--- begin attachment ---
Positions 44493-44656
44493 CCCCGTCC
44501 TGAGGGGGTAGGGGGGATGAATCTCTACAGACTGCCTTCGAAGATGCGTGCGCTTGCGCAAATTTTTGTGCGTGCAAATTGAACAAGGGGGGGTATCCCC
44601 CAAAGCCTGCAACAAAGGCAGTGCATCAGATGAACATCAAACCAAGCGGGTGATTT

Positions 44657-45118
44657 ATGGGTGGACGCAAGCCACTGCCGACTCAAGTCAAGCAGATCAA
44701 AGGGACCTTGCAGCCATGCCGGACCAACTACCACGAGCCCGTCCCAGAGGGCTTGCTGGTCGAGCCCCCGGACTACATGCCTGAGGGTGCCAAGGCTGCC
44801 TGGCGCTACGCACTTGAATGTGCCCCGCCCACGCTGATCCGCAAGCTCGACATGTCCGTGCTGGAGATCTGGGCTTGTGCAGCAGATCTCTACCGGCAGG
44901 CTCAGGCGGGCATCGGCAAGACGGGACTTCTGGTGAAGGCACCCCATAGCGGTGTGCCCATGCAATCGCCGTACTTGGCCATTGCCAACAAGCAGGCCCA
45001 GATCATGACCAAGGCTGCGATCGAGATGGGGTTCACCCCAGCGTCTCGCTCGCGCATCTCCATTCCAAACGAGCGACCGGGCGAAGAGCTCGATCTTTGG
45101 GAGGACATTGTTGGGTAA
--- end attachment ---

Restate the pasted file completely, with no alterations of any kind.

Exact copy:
Positions 44493-44656
44493 CCCCGTCC
44501 TGAGGGGGTAGGGGGGATGAATCTCTACAGACTGCCTTCGAAGATGCGTGCGCTTGCGCAAATTTTTGTGCGTGCAAATTGAACAAGGGGGGGTATCCCC
44601 CAAAGCCTGCAACAAAGGCAGTGCATCAGATGAACATCAAACCAAGCGGGTGATTT

Positions 44657-45118
44657 ATGGGTGGACGCAAGCCACTGCCGACTCAAGTCAAGCAGATCAA
44701 AGGGACCTTGCAGCCATGCCGGACCAACTACCACGAGCCCGTCCCAGAGGGCTTGCTGGTCGAGCCCCCGGACTACATGCCTGAGGGTGCCAAGGCTGCC
44801 TGGCGCTACGCACTTGAATGTGCCCCGCCCACGCTGATCCGCAAGCTCGACATGTCCGTGCTGGAGATCTGGGCTTGTGCAGCAGATCTCTACCGGCAGG
44901 CTCAGGCGGGCATCGGCAAGACGGGACTTCTGGTGAAGGCACCCCATAGCGGTGTGCCCATGCAATCGCCGTACTTGGCCATTGCCAACAAGCAGGCCCA
45001 GATCATGACCAAGGCTGCGATCGAGATGGGGTTCACCCCAGCGTCTCGCTCGCGCATCTCCATTCCAAACGAGCGACCGGGCGAAGAGCTCGATCTTTGG
45101 GAGGACATTGTTGGGTAA